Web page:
Mega-trends don't make you rich: Why moats matter in investing

A company could play in the most exciting growth field in the history of man, but it could still be a poor investment.

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There are many Australians who invest in ASX shares on the basis that the businesses are on the right side of massive trends.

These could be themes like lithium production, electric vehicles, or the ageing population.

But one expert has warned that investing in mega-trends is a trap that could lose you significant amounts of money.

US financial expert and buy-and-hold advocate Brian Feroldi took the example of meat substitutes as an example in his newsletter.

"Last year, global sales of plant-based meat rose 31% to more than $10 billion, according to Statista. Over the next five years, that figure is expected to triple," he said.

"This is clearly a mega-trend in the making."

However, the winners from such explosive growth aren't always investors.

"In the case of plant-based meat, consumers and society are most likely to reap the bulk of the rewards," said Feroldi.

"That's because we don't see any discernible moat — or sustainable competitive advantage — for the largest players."

The fake meat business is booming, but are investors cashing in?

Take a look at one of the pioneers, Beyond Meat Inc (NASDAQ: BYND).

As a first-mover in the industry, investors went crazy for the shares after the company listed in 2019. Within the first few months, the share price went from the US$60s to the US$230s. 

This is the sustainable future in a world craving better health and feeding a massive population, thought shareholders.

And that sentiment is still likely true, with more and more people consuming meat substitutes each year.

But now the Beyond Meat stock price is languishing around US$16.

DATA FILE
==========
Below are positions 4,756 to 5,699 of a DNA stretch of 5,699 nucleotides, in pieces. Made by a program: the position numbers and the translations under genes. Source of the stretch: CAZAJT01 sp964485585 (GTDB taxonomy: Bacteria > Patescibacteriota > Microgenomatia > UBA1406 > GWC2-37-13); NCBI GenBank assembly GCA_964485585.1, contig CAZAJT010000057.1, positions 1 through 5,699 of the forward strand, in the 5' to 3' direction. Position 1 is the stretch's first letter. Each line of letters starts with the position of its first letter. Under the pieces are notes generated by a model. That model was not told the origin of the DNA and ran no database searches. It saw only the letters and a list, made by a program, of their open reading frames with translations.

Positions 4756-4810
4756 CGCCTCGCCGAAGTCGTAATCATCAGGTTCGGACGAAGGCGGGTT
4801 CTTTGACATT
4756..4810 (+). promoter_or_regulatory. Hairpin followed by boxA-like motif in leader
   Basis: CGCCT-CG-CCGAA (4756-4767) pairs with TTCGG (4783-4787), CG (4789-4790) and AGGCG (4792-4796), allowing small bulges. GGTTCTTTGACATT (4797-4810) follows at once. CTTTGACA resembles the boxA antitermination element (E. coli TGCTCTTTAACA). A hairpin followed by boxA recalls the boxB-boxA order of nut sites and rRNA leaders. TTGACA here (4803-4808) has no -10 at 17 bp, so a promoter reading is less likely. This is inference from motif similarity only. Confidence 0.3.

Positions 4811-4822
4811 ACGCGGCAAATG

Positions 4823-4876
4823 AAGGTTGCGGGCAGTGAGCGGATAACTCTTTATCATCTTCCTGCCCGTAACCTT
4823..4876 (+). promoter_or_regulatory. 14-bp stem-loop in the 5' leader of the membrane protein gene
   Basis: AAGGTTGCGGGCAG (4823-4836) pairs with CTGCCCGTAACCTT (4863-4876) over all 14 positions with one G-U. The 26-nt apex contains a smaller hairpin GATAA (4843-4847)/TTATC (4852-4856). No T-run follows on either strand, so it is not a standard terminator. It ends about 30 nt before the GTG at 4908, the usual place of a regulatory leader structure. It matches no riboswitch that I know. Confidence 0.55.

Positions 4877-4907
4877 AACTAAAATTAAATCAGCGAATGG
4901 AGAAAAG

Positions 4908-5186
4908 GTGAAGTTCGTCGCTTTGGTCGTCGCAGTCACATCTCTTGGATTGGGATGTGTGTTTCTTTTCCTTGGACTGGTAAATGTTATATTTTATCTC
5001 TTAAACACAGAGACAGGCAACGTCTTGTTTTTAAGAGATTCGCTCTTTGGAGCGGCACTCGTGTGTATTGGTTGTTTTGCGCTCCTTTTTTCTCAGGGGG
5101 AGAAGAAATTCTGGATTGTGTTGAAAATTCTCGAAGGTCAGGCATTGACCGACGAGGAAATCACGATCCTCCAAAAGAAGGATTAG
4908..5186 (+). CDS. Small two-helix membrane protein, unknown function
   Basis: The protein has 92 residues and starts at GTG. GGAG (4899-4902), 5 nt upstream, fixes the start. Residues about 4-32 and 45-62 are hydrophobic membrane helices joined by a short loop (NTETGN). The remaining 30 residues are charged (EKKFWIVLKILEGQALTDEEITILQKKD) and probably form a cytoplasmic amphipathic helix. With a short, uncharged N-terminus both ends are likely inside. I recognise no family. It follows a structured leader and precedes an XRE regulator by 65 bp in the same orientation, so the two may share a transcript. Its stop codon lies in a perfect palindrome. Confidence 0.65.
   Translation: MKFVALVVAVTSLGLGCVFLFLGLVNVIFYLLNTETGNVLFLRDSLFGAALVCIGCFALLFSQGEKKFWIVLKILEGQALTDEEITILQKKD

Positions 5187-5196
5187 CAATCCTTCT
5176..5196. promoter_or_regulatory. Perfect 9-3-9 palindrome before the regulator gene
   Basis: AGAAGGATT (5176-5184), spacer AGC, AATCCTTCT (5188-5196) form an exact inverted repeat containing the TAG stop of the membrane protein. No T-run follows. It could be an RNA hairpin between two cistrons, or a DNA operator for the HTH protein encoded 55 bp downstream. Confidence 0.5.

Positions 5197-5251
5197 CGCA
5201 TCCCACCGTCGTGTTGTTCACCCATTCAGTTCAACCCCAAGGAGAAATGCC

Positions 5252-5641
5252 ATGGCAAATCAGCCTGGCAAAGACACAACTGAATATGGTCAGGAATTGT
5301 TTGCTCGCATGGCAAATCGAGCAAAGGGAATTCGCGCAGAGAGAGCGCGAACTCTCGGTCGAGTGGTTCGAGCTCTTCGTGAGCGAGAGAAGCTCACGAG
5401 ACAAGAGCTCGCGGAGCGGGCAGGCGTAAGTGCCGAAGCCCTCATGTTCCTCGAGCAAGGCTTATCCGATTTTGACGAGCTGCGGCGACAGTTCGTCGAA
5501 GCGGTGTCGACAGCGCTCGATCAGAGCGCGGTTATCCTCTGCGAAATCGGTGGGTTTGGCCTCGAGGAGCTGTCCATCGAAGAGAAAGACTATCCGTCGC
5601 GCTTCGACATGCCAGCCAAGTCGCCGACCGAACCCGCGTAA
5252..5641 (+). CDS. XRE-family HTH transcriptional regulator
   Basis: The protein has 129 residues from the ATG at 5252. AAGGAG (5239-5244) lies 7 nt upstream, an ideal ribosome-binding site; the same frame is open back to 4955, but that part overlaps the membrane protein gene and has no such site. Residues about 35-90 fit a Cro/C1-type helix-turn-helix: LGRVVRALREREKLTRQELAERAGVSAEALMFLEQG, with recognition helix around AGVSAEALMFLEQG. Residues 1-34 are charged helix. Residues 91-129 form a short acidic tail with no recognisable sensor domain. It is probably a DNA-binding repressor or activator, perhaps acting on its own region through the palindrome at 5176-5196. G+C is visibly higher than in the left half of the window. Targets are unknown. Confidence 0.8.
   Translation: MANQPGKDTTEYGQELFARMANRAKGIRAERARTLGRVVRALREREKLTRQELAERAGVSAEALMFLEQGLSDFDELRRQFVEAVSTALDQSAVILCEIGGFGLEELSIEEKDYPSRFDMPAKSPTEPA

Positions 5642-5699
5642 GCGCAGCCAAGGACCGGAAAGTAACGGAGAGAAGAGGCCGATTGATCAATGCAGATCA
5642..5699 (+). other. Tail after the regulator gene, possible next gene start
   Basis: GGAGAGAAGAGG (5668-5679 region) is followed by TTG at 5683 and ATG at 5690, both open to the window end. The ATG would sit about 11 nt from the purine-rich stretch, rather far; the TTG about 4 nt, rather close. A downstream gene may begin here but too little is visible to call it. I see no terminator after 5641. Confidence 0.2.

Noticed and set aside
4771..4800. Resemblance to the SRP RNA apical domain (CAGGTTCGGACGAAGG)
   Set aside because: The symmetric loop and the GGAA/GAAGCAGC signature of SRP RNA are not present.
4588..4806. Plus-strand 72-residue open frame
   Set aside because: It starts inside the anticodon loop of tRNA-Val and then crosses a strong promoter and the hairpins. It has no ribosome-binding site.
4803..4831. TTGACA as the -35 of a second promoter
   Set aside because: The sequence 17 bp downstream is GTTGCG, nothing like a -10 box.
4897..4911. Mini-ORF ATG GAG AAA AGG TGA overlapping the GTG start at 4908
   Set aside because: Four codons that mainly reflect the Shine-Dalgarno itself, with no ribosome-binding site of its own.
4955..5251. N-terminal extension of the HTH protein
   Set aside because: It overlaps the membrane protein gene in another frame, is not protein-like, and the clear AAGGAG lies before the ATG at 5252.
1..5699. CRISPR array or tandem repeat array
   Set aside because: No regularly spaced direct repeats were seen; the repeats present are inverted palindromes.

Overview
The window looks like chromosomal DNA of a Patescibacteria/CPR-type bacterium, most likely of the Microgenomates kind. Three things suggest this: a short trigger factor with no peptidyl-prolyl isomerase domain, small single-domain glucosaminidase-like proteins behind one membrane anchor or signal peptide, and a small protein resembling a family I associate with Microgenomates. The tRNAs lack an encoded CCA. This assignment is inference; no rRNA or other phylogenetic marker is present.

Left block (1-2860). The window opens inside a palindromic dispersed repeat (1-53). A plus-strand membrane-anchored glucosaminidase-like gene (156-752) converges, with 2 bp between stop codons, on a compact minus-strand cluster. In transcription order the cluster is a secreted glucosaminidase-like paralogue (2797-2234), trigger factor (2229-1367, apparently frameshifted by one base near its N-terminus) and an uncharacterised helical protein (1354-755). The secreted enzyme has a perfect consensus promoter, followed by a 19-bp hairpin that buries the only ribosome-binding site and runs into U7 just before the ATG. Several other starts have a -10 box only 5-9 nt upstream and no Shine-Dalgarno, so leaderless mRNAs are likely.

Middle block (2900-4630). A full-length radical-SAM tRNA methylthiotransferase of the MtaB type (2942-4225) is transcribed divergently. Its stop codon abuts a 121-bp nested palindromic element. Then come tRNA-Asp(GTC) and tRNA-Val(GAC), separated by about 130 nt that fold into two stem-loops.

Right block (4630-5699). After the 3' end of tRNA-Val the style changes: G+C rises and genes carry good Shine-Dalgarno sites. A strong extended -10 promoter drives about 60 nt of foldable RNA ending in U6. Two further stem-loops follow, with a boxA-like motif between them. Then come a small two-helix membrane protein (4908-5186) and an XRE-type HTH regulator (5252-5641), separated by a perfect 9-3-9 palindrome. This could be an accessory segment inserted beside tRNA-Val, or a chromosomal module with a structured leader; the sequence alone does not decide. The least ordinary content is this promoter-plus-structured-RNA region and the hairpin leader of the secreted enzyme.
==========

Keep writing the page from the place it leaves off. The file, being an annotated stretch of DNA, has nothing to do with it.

Why? Because larger, deep-pocketed competitors joined the plant-based meat market when they saw how lucrative the business is.

"Scores of rivals like Tyson Foods Inc (NYSE: TSN), Kraft Heinz Co (NASDAQ: KHC), and Conagra Brands Inc (NYSE: CAG) have started offering plant-based meats of their own at cheaper prices," said Feroldi.

"When that happens, gross margins — the price a burger sells for minus what it cost to make — contract."

Feroldi presented the deterioration in Beyond Margin's gross margins in black-and-white:

YearBeyond Meat's gross margin
201933.5%
202030%
202125.2%
2022(6.2%)
Source: Long-Term Mindset newsletter

"That's right, the company has been forced to slash prices so much it is losing money with each sale."

And that's why a business' moat matters much more than trends.

A company could be in the most exciting growth field in the history of humankind, but if everyone else can easily pile on then investors will lose.

"Before you run out [and] invest in the next mega-trend, ask yourself: what's this company's moat?" said Feroldi.

"Without that moat protecting profits, it's just a matter of time before competitors show up to drive down prices. And when that happens, it is consumers — not investors — that stand to benefit the most."

Motley Fool contributor Tony Yoo has no position in any of the stocks mentioned. The Motley Fool Australia's parent company Motley Fool Holdings Inc. has positions in and has recommended Beyond Meat. The Motley Fool Australia's parent company Motley Fool Holdings Inc. has recommended Kraft Heinz. The Motley Fool Australia has no position in any of the stocks mentioned. The Motley Fool has a disclosure policy. This article contains general investment advice only (under AFSL 400691). Authorised by Scott Phillips.

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